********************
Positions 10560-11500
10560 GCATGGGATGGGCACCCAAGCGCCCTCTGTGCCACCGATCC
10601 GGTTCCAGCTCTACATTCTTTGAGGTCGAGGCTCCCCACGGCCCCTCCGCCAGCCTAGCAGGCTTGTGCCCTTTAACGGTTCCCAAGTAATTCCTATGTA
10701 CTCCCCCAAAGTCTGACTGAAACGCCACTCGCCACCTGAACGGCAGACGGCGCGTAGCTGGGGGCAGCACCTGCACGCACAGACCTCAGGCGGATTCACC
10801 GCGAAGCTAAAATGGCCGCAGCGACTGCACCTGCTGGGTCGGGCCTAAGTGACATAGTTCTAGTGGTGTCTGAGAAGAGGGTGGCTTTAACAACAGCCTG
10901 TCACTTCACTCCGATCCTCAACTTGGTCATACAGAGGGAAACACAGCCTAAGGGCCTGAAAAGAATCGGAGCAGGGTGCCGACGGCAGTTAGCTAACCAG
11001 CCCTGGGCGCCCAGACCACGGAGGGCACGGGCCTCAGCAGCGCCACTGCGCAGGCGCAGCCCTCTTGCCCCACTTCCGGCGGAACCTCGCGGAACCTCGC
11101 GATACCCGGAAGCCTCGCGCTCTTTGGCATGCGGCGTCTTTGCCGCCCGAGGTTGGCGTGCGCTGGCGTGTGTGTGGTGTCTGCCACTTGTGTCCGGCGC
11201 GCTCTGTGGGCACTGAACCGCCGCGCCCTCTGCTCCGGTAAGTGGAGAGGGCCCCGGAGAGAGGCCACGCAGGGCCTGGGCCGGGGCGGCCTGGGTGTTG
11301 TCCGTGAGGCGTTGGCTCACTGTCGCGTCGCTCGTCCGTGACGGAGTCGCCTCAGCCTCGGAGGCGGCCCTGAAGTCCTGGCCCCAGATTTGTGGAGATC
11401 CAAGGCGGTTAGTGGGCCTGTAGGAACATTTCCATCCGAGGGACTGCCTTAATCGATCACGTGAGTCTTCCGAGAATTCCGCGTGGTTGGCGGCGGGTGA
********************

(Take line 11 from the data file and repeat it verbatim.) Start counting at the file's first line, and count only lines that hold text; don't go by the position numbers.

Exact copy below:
11401 CAAGGCGGTTAGTGGGCCTGTAGGAACATTTCCATCCGAGGGACTGCCTTAATCGATCACGTGAGTCTTCCGAGAATTCCGCGTGGTTGGCGGCGGGTGA